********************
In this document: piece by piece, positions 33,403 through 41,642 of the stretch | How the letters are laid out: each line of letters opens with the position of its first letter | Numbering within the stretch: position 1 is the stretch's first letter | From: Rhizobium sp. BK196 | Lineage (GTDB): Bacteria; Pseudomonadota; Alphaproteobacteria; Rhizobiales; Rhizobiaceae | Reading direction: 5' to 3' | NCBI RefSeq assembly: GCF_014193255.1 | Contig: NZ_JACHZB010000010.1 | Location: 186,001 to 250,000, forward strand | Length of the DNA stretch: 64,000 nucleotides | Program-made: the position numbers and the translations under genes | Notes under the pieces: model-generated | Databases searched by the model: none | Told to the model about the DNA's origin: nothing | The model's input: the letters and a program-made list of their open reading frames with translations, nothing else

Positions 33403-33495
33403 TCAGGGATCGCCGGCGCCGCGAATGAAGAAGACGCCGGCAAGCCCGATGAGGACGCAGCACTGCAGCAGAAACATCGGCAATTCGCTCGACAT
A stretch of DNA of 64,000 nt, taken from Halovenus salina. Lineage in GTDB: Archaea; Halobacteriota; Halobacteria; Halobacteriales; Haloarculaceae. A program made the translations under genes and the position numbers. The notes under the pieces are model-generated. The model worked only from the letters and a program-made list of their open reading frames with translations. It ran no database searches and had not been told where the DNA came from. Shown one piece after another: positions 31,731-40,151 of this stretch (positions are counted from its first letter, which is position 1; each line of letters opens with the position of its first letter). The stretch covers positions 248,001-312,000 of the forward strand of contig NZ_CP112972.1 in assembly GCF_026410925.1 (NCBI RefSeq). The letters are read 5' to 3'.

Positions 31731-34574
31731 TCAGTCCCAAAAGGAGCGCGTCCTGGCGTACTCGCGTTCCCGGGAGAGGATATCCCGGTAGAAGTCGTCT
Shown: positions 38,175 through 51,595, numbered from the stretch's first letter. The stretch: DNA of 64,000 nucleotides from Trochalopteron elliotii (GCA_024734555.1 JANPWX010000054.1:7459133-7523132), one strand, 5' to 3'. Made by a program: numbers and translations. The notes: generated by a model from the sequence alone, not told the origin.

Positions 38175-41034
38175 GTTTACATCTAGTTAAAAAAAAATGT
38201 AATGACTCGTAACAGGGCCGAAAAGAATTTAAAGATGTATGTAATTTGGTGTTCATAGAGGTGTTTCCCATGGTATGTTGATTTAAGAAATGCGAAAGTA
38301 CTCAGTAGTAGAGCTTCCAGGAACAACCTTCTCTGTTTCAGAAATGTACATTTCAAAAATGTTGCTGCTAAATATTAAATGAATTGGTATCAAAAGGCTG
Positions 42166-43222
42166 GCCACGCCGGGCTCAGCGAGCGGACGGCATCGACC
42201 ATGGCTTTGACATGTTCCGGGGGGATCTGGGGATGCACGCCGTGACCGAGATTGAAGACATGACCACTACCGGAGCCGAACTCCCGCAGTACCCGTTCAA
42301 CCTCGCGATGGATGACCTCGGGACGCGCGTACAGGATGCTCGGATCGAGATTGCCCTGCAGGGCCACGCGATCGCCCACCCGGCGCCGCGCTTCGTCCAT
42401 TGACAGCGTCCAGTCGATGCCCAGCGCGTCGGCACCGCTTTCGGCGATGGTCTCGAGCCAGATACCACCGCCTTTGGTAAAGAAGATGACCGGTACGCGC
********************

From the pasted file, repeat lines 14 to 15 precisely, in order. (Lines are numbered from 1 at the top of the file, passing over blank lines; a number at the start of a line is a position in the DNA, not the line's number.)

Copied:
42201 ATGGCTTTGACATGTTCCGGGGGGATCTGGGGATGCACGCCGTGACCGAGATTGAAGACATGACCACTACCGGAGCCGAACTCCCGCAGTACCCGTTCAA
42301 CCTCGCGATGGATGACCTCGGGACGCGCGTACAGGATGCTCGGATCGAGATTGCCCTGCAGGGCCACGCGATCGCCCACCCGGCGCCGCGCTTCGTCCAT